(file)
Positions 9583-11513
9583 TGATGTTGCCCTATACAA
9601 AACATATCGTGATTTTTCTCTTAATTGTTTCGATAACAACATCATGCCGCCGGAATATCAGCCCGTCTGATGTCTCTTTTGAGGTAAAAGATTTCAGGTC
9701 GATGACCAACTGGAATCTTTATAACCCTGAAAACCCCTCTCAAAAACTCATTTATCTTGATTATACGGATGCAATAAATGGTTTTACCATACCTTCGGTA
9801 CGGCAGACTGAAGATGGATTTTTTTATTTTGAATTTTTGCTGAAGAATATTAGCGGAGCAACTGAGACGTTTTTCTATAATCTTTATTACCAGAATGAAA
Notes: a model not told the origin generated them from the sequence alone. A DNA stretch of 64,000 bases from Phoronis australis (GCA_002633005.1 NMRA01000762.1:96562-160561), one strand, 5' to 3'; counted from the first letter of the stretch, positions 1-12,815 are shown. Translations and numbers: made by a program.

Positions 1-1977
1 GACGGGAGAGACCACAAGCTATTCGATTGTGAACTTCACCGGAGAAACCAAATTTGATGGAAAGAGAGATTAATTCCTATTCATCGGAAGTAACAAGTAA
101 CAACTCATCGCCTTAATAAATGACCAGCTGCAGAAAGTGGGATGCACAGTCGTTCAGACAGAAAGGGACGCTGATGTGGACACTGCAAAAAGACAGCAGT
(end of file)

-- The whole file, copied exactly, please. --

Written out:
Positions 9583-11513
9583 TGATGTTGCCCTATACAA
9601 AACATATCGTGATTTTTCTCTTAATTGTTTCGATAACAACATCATGCCGCCGGAATATCAGCCCGTCTGATGTCTCTTTTGAGGTAAAAGATTTCAGGTC
9701 GATGACCAACTGGAATCTTTATAACCCTGAAAACCCCTCTCAAAAACTCATTTATCTTGATTATACGGATGCAATAAATGGTTTTACCATACCTTCGGTA
9801 CGGCAGACTGAAGATGGATTTTTTTATTTTGAATTTTTGCTGAAGAATATTAGCGGAGCAACTGAGACGTTTTTCTATAATCTTTATTACCAGAATGAAA
Notes: a model not told the origin generated them from the sequence alone. A DNA stretch of 64,000 bases from Phoronis australis (GCA_002633005.1 NMRA01000762.1:96562-160561), one strand, 5' to 3'; counted from the first letter of the stretch, positions 1-12,815 are shown. Translations and numbers: made by a program.

Positions 1-1977
1 GACGGGAGAGACCACAAGCTATTCGATTGTGAACTTCACCGGAGAAACCAAATTTGATGGAAAGAGAGATTAATTCCTATTCATCGGAAGTAACAAGTAA
101 CAACTCATCGCCTTAATAAATGACCAGCTGCAGAAAGTGGGATGCACAGTCGTTCAGACAGAAAGGGACGCTGATGTGGACACTGCAAAAAGACAGCAGT